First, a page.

World Cup of Beer 1st and 2nd Place Win!

World Cup of Beer 2013

Ian, Heather and Robert with ribbons from World Cup of Beer 2013


We spent last saturday at the 2013 World Cup of Beer Awards celebration over at Linden Street Brewery in Oakland. The annual homebrew competition is hosted by Bay Area Mashers and this year took in over 600 submissions.

Earlier in the year we had submitted seven different beers for judging against some pretty impressive competition and we’re pretty pleased with the results.  We took home a 2nd place award in the spiced beer category with our New Mexican Green Chile Pilsner and we received 1st place in the dark lager category with our Schwarzbier!

It was a great day for us and we had a great time hanging out with so many other talented homebrewers and friends. Cheers!

SF Beer Week 2013 Events

Our SF Beer Week schedule is up! Euphemia Ales will be participating in two events this year.



Speakeasy’s Beer Week Brewery Blowout

February 15th 12:00pm – 4:00pm @ Speakeasy Ales and Lagers
Three groups of homebrewers will be brewing an upcoming unreleased Speakeasy beer on their homegrown systems. Swing by and try one (or all) of Speakeasy’s special brews on tap and learn to make beer too!


SF Barrel Walk – A Homebrew Walking Tour

February 16th 12:00pm – 4:00pm @ Mission District, SF
Home brewers are opening their backyards and garages. See how homebrew in San Francisco gets made, while we’ll all be brewing batches of the same beer so that we can fill a barrel and age it for next year’s beer week.

This is a private event. You will need to register in order to participate.  If you are interested in attending, please email us.

Our First Ribbon!

After years of brewing for ourselves, friends and family, festivals and charity events, we finally decided to enter our beer into competition.  So, in early October we shipped off four of our beers to be judged in the 34th annual California State Homebrew Competition.

beer entries
The competition was held by the Northern California Homebrewers Organization and the awards ceremony was hosted at Anchor Brewing Company in the Potrero district of San Francisco.  Rounding out the end of the homebrew competitive season,  The California State Homebrew Competition is one of the oldest in the state.

This year’s competition consisted of 14 categories and had 386 beer entries.  We submitted beers to the Mixed Style, Dark Lager, Brown and Specialty categories.  After all the judging was done  we ended up with a great surprise.  We had won our first award,  a second place ribbon in the mixed style category for our California Rye Common beer.

We were definitely excited for this win. It was also a great chance for us to get comments on all the beers that we submitted. Since we probably are our biggest critics, we are always looking to make better beer. This was a great experience for us, and it was an honor to be recognized among such a talented group of homebrewers.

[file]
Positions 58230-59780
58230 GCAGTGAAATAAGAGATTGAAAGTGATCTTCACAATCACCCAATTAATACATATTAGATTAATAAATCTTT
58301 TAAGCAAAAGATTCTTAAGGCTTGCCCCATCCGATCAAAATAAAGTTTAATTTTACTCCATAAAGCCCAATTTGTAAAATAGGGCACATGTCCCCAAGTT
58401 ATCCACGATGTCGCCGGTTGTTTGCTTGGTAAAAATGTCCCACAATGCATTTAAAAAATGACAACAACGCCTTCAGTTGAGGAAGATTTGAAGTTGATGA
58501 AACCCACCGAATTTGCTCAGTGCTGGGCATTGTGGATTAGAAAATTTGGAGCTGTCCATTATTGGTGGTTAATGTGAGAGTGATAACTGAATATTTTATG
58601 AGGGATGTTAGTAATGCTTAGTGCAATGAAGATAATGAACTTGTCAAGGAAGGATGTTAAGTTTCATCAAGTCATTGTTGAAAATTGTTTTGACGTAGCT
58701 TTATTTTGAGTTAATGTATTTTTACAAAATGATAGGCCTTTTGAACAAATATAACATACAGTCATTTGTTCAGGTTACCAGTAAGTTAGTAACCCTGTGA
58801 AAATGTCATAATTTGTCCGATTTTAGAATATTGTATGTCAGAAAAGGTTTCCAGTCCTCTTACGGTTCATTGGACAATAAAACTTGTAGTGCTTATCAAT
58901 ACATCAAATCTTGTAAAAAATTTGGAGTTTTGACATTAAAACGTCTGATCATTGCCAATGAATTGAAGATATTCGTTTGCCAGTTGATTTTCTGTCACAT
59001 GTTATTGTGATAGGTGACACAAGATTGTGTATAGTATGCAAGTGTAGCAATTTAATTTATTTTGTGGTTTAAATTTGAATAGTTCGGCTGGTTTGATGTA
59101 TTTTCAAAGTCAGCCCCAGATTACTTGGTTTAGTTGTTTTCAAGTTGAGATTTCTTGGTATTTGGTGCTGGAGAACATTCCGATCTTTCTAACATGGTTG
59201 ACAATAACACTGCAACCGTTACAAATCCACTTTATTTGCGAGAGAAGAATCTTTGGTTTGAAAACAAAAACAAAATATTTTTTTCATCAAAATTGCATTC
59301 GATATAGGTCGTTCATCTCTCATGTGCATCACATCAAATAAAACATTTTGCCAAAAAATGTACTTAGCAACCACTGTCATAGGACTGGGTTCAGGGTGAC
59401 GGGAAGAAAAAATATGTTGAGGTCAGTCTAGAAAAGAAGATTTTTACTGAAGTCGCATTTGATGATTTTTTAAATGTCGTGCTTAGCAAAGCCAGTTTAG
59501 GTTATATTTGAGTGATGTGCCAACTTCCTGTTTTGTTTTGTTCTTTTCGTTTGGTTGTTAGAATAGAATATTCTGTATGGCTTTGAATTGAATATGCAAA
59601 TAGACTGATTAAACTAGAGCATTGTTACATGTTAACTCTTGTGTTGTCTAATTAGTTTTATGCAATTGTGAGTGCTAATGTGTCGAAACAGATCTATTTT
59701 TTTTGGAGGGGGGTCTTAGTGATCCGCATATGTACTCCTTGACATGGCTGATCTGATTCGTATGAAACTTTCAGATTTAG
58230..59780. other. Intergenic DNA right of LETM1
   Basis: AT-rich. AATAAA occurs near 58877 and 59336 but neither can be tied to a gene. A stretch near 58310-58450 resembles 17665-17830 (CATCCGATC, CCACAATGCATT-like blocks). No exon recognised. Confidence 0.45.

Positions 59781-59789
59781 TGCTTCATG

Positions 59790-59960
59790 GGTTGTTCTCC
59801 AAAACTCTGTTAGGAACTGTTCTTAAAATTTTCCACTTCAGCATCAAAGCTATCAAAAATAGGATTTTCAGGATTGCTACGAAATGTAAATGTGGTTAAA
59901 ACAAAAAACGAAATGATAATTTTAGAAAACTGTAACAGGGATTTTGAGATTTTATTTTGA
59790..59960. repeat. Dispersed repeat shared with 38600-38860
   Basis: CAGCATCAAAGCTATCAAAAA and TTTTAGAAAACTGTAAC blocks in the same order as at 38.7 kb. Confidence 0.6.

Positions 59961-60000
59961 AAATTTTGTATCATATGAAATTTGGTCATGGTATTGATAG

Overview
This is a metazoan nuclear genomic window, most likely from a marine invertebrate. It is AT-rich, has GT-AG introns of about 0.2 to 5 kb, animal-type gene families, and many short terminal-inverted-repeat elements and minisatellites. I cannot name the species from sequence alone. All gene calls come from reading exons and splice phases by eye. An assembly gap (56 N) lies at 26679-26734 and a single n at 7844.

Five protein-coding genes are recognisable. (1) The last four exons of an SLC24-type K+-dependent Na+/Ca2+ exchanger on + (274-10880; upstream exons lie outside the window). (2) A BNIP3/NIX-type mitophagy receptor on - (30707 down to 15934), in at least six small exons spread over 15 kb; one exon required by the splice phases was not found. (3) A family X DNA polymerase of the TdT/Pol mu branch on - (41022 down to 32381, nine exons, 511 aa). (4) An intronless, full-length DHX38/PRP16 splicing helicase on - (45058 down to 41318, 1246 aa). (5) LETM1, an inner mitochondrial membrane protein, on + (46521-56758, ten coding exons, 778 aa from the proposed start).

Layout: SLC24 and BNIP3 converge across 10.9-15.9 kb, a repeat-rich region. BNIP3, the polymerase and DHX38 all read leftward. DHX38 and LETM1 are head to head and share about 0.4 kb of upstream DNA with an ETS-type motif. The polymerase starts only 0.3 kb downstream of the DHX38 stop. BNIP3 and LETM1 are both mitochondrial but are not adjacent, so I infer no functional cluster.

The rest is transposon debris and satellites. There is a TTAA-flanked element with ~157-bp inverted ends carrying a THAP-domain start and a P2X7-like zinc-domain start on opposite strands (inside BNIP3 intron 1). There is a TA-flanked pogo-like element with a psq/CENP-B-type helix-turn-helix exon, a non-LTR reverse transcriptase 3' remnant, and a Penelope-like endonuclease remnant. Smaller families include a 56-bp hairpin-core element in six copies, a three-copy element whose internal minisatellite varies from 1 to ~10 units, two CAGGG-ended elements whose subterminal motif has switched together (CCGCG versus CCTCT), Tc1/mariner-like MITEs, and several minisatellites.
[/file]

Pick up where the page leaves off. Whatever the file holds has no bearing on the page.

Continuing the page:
For a full list of winners go here: 34th Annual California State Homebrew Competition Winners.

Fillin’ cans with the Can Van

I got to spend an awesome friday morning helping out on the canning line of the Can Van. Seeing the canning process up close and personal really gives you appreciation for the logistical nightmare they’re trying to solve.

For those that are not familiar with the Can Van, they provide a mobile canning line for small breweries and brewpubs who might not have the capital or space to install a dedicated line. When installing a canning line, breweries not only have to worry about the canning line itself but also the truck loads of cans needed. Companies like Ball only sell cans in volume, and storing a years worth of cans isn’t feasible for most breweries in the San Francisco Bay Area.

The Can Van solves this issue by buying blank cans in bulk and applying a wrap around label to the cans inline. Their canning line is partitioned into enough pieces to fit through any door way and can be parked next to a brite tank.

The Process

The process for canning starts with taking blank cans off pallet and sanitizing the with StarSan.

Cans are then placed on a conveyer belt which leads the to a head that flushes them with CO2 and then a head that fills them. Cans are flushed and filled in sets of four.

Lids are placed on top and then enter a seamer one at a time.

Next cans were washed and checked for low fills. I always assumed a scale was used for checking for low fills but the simplest solution of seeing how the cans floated was the preferred method.

Cans were hand dried and labels applied.

Cans were packaged into cases and placed on pallets.

I was really impressed by the Can Van’s quality control. All the cans were checked at each step. Samples were continually taken and will be checked is one month for shelve life. Cans were cut up to the monitor seaming.

It was great to see the analytical approach to quality control and future additions to the system. I look forward to seeing the system in the coming years to see how it changes!